• Nov 23, 2011
  • 10:29 PM

Englishmen develop love for Hindi

Swati Chandra / Times of India
VARANASI: Hindi language is witnessing a renaissance among the NRI and Englishmen who are living in the United Kingdom. The trend to learn Hindi language is gaining momentum in the foreign country, says Usha Raje Saxena, a woman from eastern Uttar Pradesh and an NRI for over 40 years.
  • Nov 20, 2011
  • 02:03 AM

MPs suggest simplification of the Hindi language

Zee News
New Delhi: Hindi should be made simpler to increase its ability to serve as a link language, some Members of Parliament have suggested. "Some Members stated that Sanskritisation of Hindi will limit its ability to become a link language. Thus the effort should be towards making Hindi simpler rather than more Sanskritised," said a statement issued by the HRD Ministry.
  • Nov 16, 2011
  • 12:09 PM

Indian languages goes Global

Navjyoti Dalal / Daily News & Analysis
For a couple of hours every day, the study at this flat in Waterfront, Kalyaninagar turns into a melting pot of sorts. Every day some words of Portuguese, Russian, German, Finnish, Korean, and Italian find their translations in Hindi (and sometimes English) into some notebooks.
  • Aug 10, 2011
  • 01:33 PM

Is Hindi our National Language?

Article 343 of our constitution dictates that "the official language of the Union shall be Hindi in Devanagari script," it also puts forth English as the other official language. The status of being the official language will not automatically make a language the national language. The law and the constitution have to give this recognition, which in Hindi's case has not happened.
  • Jul 24, 2011
  • 03:06 AM

The murder of linguistic history — II

Tariq Rahman / The Express Tribune
While the word Ordo — from which comes the English word ‘horde’ — does, indeed, mean ‘military camp’ in Turkish, this is not the only name for the ancestor of the language we now call Urdu. Indeed, the oldest name for this common ancestor of both present-day Urdu and Hindi was Hindi, Hindvi and sometimes Hindui.
  • Jul 23, 2011
  • 05:03 PM

Not just the written word

Sahana Charan / Bangalore Mirror
Bangalore-based Wikipedians are spearheading an experimental initiative, the Oral Citations Project to overcome the lack of published material in emerging languages on the online encyclopedia initiative, the Oral Citations Project to overcome the lack of published material in emerging languages on the online encyclopedia.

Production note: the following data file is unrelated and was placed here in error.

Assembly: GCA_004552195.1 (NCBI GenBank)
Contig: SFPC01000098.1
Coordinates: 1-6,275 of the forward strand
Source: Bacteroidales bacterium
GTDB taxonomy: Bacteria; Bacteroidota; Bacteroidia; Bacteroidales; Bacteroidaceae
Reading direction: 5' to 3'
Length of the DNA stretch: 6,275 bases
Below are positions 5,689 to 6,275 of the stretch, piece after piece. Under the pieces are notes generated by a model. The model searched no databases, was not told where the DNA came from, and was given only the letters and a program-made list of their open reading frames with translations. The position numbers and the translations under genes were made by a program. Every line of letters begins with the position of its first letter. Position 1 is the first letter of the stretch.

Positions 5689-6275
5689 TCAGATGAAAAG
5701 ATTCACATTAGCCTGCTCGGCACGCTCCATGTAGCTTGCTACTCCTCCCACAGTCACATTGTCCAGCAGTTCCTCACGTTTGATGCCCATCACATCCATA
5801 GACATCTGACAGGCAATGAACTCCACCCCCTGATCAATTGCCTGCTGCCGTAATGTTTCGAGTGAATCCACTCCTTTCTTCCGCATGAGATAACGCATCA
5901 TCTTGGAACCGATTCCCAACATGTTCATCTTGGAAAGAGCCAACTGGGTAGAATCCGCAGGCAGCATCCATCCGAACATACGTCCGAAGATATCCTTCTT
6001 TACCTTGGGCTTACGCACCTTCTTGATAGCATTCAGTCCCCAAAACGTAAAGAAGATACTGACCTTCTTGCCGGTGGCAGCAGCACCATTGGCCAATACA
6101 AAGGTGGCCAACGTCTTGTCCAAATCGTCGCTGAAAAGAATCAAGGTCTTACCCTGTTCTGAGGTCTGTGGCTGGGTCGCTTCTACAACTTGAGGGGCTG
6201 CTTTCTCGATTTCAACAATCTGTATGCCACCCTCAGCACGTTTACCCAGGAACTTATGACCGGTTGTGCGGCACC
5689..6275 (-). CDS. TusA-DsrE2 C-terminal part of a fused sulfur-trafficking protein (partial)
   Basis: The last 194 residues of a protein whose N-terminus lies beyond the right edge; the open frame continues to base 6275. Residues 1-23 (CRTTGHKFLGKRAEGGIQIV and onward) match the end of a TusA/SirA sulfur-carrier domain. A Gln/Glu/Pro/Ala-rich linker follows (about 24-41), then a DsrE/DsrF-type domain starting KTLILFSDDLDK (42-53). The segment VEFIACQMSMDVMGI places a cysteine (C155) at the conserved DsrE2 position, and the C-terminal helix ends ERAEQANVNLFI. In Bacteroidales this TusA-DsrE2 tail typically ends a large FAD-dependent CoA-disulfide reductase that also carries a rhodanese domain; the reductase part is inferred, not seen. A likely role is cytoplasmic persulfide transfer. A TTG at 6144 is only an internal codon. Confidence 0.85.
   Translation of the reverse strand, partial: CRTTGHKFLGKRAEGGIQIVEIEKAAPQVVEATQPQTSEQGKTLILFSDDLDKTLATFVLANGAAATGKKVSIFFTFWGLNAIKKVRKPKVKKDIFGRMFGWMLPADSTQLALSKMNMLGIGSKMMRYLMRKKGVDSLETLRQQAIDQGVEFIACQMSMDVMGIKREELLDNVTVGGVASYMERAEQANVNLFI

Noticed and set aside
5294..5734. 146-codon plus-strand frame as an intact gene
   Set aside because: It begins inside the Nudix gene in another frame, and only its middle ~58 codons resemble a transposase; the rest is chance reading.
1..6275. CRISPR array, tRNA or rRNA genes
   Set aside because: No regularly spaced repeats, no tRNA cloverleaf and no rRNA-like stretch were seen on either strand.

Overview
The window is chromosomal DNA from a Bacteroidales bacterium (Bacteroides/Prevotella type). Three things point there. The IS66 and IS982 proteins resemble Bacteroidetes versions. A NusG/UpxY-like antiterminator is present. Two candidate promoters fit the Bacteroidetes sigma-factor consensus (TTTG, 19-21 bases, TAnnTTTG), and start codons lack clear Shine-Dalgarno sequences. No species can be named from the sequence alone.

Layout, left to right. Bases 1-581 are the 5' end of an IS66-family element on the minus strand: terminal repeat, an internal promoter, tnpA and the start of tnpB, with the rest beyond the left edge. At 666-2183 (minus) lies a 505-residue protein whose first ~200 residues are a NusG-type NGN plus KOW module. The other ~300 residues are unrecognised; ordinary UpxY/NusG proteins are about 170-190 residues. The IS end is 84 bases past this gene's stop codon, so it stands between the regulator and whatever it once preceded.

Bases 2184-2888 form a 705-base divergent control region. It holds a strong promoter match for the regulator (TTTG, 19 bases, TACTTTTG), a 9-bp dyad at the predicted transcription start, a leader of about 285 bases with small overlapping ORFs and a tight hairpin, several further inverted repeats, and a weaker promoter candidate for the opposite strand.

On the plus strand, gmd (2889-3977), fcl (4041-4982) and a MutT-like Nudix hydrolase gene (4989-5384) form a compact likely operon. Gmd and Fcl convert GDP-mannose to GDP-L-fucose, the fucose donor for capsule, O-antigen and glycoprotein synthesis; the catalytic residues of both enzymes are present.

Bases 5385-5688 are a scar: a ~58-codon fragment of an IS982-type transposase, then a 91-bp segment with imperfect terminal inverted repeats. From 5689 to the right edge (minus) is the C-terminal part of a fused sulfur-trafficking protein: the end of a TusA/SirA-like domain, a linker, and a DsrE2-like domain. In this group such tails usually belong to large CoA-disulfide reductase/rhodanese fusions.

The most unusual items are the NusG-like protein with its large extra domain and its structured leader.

• Jun 17, 2011
  • 10:16 PM

Language can unite

Zubeida Mustafa /
MORE than six decades after Partition, India and Pakistan continue to be locked in disputes which even take them to the brink of war. It is difficult to believe that people who had lived side by side for centuries now refuse to recognise the commonalities in their culture and languages. Against this backdrop comes a breath of fresh air in the form of a new book that focuses on social harmony rather than cultural discord.
  • Jun 13, 2011
  • 02:09 PM

Hinglish is in vogue in PU

B K Mishra / Times of India
PATNA: What is the medium of instruction in Patna University (PU) colleges and departments? It is neither Hindi nor English. Ask any faculty or scholar of PU about it, and he would say that it is a mixture of Hindi and English. Hinglish, indeed.
  • May 30, 2011
  • 03:13 PM

Khichri language

Gargi Gupta / Business Standard
...“Chutnefying English” would thus mean adding chutney, or spicy Indian elements, to English. Playing further with semantics, one could say that by choosing the phrase as this book’s title, the editors answer the very fundamental question that Harish Trivedi poses in his foreword – “what is Hinglish ... is it the use of Hindi words and syntactical elements in English, or the use of English words and syntax in Hindi?”...
  • May 16, 2011
  • 08:55 PM

Hindi university: Gandhi's dream turned into reality

Vaibhav Ganjapure / Times of India
MYSORE: It was Mahatma Gandhi's dream during his stay in Sevagram, Wardha. He wanted Hindi to be promoted at the global level. 13 years down the line, the Mahatma Gandhi International Hindi University is doing its job to perfection.
  • May 15, 2011
  • 08:37 PM

Tis Hazari judges have to use Hindi

Times of India
NEW DELHI: Hindi may be the national language, but the judges still swear by Queen's English. As the judges continue to use English for their judicial work, they have now been directed to use Hindi in the day-to-day work.
  • May 15, 2011
  • 05:50 PM

To an unscripted future

Manjul Bajaj / Deccan Herald
All around us Indian languages are dying more quickly than you can utter the words “our multilingual heritage.” I ask myself, as a modern Indian who is more comfortable in English than in my mother tongue, am I a victim of this trend or its perpetrator?
  • May 11, 2011
  • 08:28 PM

Language, Aaj and Kal

Lindsay Pereira / Mid-Day
Is Hinglish -- that curious mix of English, Hindi, Urdu and Punjabi-- fast becoming the language of choice in urban India? A recent book release, the intriguingly named Chutnefying English: The Phenomenon of Hinglish, proves that the hybrid is very, very, hip.
  • Apr 27, 2011
  • 11:26 PM

India struggles to find Hindi words for English science terms

Samanth Subramanian / The National
For the last six years, Mr Kumar has been the chairman of the Commission for Scientific & Technical Terminology (CSTT), a 50-year-old government body that tries to find or create words in Hindi and other Indian languages that capture the meanings of the exploding glossary of new technical terms in English.
  • Apr 26, 2011
  • 11:55 PM

Britain to allow those who know Indian languages to be jury

Economic Times
LONDON: The inability to understand, read or write English language would no longer be a hindrance to serve as a British jury member deciding immigration cases. People who only know Punjabi, Hindi, Urdu or Gujarati are equally welcome.